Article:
Four for four, and some more…

Okay, so it’s still not a contest, but I did give a kippah to some guy today who asked me for one. But wait ’til you hear the rest of this story…

I was on my way out of Hillel after some post-Shabbat singing when I saw this man walking in my direction. This man was probably in his 40’s and had a long, fraying coat and overgrown hair and facial hair – looking like a typical homeless person. He kind of glanced at me and then he kind of asked me whether there were services going on now. I say “kind of” because he couldn’t really look straight at me, nor was he speaking so clearly. I told him that services had actually just finished, as the Sabbath had just ended and that everyone had left. As I continued walking towards my dorm, he walked along with me and so we started talking – I asked him his name, where he’s from, etc. After he responded with cryptic and some non-nonsensical answers, I realized that besides for (probably) being homeless, he also had some serious psychological/mental problems.

As I arrived at my dorm and was about to leave him to go into the building, I realized that this guy probably needed some help, if only just a little food, of which there was plenty extra in Hillel. So I decided to ask him whether he’d want to come to Hillel with me and get some food. He answered, hesitantly, that that would be great but that he didn’t want to bother me, but he could use some food and he needed to wash his hands, and was I sure it was okay, and he has some relatives who live in Philadelphia, and am I related to some random family who live in Delaware, and that guy over there looks like Sharon, and that person over there was looking at him strangely … That was pretty much what it was like to talk to him – whenever he would start talking, he would go off on random tangents, relating to me some story of his life or some connection he has with something that he could only just barely remember. It turns out that he had gone to Dartmouth and got a degree in religion, then went to Law School, but sometime after that everything get screwed up.

In short, I brought him to Hillel, and he stayed outside (they wouldn’t let him in because he didn’t have any ID – which might have been the right decision) while I brought him down most of the leftover food from seudat shlishit. It was at this point that he asked me for a kippah, which I gladly gave to him. Then he asked for some water so he could wash his hands, which he said he hadn’t done in a while. So I had someone else walking by bring us some water and soap and he washed his hands thoroughly, during which he started saying the b’racha “al netilat yadayim”. Over the course of his stories, it emerged that his parents were killed in a car-accident when he was 10 (for which he unreasonably saw himself as partially responsible) and he was raised by his uncle. Last year – in fact, almost exactly a year ago, that uncle died and now he wanted to say kaddish for his uncle’s yahrzeit. So, in order to let him do that, I gathered 10 guys who were around or nearby and this guy and me said kaddish together, word-for-word. Meanwhile, the other 8 guys were giving me these weird looks, as in ‘who is this crazy, homeless guy who you’re talking to?’, but I told them I’d explain it all later.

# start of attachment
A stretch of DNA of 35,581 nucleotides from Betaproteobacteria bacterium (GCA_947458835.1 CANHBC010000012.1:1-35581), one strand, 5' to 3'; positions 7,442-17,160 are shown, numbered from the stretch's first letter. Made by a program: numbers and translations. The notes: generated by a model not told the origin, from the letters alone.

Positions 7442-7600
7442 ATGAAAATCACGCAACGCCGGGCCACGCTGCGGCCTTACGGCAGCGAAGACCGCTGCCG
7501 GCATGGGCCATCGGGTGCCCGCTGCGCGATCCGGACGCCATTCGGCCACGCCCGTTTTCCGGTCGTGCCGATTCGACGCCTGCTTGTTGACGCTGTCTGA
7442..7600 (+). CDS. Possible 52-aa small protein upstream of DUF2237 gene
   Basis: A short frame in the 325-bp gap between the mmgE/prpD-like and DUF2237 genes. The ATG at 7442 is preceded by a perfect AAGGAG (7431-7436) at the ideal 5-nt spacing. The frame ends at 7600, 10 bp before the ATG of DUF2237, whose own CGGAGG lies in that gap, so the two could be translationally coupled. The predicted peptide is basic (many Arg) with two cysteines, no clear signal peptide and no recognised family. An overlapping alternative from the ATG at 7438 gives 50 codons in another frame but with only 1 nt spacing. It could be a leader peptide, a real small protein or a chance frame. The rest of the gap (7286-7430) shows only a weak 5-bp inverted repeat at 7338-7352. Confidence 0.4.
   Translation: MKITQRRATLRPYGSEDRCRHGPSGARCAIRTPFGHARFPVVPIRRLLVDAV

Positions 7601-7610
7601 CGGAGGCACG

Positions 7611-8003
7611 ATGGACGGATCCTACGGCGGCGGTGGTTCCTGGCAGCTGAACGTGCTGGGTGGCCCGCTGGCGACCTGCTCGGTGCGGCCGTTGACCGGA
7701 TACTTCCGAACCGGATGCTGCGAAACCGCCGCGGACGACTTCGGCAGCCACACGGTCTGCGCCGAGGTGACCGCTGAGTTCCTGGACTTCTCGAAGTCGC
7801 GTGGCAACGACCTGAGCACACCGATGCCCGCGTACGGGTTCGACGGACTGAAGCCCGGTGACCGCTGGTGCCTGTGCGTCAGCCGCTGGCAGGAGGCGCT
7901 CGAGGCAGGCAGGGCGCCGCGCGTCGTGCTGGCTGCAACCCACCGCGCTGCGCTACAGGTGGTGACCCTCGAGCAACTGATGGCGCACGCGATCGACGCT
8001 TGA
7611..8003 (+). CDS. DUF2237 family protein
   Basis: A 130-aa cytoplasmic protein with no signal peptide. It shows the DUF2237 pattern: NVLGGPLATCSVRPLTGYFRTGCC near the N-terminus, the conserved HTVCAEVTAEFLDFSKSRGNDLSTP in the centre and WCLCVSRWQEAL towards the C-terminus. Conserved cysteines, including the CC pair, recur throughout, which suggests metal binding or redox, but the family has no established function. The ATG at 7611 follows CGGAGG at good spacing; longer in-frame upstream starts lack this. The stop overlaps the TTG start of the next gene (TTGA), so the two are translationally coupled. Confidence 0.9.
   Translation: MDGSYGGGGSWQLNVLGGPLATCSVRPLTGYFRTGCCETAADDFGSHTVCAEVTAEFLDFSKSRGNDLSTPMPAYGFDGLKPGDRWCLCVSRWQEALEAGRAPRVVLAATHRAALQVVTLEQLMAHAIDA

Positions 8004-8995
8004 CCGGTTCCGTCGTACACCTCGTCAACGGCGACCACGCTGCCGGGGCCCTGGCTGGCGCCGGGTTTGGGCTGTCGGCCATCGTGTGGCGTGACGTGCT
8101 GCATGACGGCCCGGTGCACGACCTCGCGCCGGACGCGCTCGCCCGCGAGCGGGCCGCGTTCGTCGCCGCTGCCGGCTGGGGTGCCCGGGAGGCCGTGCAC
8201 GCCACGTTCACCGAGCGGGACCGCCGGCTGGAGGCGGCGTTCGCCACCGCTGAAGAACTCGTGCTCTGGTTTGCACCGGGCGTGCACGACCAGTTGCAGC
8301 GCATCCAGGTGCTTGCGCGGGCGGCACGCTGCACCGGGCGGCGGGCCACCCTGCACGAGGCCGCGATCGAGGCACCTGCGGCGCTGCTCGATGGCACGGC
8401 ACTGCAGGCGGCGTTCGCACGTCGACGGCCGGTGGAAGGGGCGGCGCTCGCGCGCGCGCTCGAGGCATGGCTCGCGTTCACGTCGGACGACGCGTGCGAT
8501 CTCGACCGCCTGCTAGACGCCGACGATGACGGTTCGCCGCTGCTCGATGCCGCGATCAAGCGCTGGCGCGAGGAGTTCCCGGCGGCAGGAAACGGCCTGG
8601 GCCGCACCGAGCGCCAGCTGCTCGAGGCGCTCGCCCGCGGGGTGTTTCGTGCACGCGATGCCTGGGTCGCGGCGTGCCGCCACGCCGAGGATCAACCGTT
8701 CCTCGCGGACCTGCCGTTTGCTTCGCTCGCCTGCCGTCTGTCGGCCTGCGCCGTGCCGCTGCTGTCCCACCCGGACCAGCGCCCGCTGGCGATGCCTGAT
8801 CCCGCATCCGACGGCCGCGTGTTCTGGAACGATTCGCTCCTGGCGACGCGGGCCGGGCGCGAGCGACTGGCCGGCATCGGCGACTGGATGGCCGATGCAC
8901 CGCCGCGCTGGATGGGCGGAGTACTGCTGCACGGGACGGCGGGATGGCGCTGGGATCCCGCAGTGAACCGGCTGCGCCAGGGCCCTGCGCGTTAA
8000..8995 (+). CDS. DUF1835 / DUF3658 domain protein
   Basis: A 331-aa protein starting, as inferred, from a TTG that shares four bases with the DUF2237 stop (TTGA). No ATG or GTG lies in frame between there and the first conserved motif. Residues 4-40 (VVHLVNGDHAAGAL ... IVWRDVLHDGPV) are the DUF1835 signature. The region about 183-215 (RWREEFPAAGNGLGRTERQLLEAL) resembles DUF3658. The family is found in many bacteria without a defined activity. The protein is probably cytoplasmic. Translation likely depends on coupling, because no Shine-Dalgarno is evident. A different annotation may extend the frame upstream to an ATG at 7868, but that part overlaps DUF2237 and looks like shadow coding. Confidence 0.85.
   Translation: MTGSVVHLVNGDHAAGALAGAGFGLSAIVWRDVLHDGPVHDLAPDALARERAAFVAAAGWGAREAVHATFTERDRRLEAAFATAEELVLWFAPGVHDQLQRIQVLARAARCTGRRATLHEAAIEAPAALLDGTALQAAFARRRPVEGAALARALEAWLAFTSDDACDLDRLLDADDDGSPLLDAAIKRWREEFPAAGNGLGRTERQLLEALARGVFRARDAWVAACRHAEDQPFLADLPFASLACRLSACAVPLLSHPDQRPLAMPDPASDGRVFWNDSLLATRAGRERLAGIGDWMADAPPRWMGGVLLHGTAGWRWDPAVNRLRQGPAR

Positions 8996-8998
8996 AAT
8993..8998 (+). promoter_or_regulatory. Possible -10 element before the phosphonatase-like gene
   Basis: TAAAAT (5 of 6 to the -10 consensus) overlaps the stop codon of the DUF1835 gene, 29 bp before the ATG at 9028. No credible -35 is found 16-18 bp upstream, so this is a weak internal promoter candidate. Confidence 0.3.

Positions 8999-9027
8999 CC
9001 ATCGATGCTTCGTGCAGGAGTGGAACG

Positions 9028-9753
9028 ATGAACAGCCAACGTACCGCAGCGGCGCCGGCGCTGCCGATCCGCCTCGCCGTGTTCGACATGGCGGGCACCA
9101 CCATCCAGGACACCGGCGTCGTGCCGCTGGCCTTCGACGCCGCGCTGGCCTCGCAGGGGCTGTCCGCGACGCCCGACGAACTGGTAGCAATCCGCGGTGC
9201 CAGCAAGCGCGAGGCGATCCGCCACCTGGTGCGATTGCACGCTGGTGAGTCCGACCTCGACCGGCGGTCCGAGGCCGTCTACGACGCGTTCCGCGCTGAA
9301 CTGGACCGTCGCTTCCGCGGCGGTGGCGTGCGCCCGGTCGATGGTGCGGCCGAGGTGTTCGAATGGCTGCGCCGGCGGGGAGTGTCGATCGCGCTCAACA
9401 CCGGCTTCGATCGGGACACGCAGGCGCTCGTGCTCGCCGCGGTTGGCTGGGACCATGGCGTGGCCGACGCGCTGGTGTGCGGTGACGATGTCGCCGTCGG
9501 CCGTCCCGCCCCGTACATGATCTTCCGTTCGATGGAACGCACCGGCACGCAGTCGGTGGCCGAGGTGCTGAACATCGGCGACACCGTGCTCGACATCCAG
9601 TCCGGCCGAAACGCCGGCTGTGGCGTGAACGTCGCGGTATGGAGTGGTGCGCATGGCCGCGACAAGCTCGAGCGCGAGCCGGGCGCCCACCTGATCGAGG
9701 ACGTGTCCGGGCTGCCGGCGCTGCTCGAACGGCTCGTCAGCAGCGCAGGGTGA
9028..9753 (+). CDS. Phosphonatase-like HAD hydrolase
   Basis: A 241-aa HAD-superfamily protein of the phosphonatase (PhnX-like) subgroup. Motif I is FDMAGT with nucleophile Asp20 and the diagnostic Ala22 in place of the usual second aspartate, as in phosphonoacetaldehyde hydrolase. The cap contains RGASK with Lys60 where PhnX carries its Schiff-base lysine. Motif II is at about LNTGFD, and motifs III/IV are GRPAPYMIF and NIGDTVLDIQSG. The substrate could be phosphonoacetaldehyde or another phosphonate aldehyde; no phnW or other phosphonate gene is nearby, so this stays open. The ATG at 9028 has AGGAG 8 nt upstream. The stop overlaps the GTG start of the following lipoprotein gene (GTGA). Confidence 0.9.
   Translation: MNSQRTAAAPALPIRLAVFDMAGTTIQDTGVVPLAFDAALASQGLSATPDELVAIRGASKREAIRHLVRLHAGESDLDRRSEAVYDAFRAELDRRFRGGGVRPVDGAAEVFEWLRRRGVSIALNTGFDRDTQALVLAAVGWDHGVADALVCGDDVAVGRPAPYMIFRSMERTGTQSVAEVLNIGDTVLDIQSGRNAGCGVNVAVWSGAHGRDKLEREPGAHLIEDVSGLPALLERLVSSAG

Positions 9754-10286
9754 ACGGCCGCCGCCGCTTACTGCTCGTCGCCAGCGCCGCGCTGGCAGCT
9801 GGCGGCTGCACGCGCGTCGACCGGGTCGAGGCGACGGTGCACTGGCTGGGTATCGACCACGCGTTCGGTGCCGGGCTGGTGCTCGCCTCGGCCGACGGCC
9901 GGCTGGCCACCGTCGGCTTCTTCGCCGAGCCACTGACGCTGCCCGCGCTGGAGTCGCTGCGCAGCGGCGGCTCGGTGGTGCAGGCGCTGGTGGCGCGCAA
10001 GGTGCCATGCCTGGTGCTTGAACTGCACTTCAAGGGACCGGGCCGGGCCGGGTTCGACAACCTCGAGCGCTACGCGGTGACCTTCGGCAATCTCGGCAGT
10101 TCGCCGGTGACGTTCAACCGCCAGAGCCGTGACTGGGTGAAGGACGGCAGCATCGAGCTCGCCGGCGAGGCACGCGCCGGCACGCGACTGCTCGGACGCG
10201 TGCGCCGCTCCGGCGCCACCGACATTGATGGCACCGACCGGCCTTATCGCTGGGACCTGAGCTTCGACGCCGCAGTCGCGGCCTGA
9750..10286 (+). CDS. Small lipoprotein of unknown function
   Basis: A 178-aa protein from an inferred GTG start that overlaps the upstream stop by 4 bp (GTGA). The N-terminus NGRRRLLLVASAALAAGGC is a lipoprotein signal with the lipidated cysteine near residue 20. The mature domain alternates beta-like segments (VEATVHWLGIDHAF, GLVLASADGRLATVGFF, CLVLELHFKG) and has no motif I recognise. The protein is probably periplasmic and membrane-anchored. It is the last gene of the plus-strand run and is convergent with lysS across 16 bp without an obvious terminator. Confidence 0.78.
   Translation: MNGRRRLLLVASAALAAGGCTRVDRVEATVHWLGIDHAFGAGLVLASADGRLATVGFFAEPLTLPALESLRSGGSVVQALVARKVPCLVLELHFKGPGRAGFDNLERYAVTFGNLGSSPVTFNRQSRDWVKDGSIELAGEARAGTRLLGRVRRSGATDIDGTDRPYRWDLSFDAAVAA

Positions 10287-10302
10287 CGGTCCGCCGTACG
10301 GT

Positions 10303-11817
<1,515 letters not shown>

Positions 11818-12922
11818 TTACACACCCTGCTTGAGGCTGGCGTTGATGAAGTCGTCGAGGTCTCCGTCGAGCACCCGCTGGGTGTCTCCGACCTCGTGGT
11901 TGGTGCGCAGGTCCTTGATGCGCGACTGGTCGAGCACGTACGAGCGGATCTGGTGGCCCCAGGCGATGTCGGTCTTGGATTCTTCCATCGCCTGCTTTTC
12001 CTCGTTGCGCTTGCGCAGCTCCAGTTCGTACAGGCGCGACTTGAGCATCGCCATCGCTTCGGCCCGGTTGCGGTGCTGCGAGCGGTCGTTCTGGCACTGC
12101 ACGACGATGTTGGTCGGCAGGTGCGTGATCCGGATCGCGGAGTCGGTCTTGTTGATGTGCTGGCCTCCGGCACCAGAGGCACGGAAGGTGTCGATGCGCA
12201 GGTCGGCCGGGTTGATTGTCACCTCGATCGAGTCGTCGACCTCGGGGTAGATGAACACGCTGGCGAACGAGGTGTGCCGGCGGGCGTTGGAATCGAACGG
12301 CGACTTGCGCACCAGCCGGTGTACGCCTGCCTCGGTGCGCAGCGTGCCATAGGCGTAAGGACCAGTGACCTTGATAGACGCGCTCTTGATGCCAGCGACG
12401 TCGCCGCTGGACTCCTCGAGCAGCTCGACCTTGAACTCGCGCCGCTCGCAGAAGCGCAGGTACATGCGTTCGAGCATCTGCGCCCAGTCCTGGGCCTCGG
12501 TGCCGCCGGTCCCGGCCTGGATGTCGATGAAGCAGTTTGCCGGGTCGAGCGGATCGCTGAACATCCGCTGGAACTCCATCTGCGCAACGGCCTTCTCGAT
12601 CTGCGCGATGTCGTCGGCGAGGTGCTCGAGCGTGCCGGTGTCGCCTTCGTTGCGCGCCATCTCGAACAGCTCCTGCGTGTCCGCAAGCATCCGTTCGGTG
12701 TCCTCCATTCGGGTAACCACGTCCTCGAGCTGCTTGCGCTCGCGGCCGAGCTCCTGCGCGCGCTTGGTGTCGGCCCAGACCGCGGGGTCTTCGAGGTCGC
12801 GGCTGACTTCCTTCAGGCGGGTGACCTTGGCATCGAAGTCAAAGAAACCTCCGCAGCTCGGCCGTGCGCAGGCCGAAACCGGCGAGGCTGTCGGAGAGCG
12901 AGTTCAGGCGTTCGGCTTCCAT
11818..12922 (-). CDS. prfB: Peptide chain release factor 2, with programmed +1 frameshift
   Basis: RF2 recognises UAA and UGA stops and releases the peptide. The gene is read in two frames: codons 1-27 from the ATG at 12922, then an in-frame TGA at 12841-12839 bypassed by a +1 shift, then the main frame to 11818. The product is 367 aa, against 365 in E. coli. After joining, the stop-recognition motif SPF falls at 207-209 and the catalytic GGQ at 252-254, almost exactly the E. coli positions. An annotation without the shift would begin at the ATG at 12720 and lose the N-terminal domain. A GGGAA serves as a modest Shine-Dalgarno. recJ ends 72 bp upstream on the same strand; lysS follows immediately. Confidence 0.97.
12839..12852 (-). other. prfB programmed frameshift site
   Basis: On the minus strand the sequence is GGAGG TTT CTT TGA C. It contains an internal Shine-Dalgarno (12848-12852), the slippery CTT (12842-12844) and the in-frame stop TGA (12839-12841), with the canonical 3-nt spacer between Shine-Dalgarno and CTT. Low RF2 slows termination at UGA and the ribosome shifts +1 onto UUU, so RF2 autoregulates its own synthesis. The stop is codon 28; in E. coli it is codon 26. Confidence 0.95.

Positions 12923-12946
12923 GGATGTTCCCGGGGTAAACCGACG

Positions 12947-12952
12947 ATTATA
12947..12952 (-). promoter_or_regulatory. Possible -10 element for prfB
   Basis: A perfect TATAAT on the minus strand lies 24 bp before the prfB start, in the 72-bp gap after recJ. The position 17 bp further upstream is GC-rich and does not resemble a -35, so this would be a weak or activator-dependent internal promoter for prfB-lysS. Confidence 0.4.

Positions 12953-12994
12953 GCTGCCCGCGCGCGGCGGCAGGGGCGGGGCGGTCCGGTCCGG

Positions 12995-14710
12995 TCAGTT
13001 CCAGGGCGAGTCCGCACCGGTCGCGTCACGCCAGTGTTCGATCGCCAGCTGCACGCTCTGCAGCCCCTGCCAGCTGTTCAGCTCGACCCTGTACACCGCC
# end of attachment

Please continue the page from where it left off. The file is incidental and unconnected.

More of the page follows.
In the end, we ended up talking for over an hour-and-a-half, joined by a friend of mine for the last half. It was really sad to hear this man’s story and all the misfortunes that seemed to have befallen him. But in the end, as we were parting ways , he told me that he had a particularly unfortunate and terrible past few years but that it was nice to talk to someone and meet a new friend. And he was actually very grateful and appreciative that I organized a minyan for him to say kaddish for his uncle. I even gave him my phone number (was that a mistake?) and he texted me saying “This iz todah”. For all of the intensity and craziness of the discussions and entire experience, it was surely a night to remember. Especially as we go into the Days of Awe, where we come before God with “תפלה לעני…”, “prayer of the poor person” (Tehillim 102:1) – I mean, before an Infinite Being, we must surely appear crazed, poor, physically and spiritually homeless and going through some rough times. We pray to God that, in His infinite kindness, He should except us as such, accept us and our prayers with an open hand and an open ear, and to be a Friend to us (ידידיה). There is no better way to appreciate the power of that framework than to go and see what it is like to speak to someone who is lost in their distress, and to lend a hand to someone looking for some help.

May God only continue to deal mercifully with us, and may we do the same in our own ways in our own lives.

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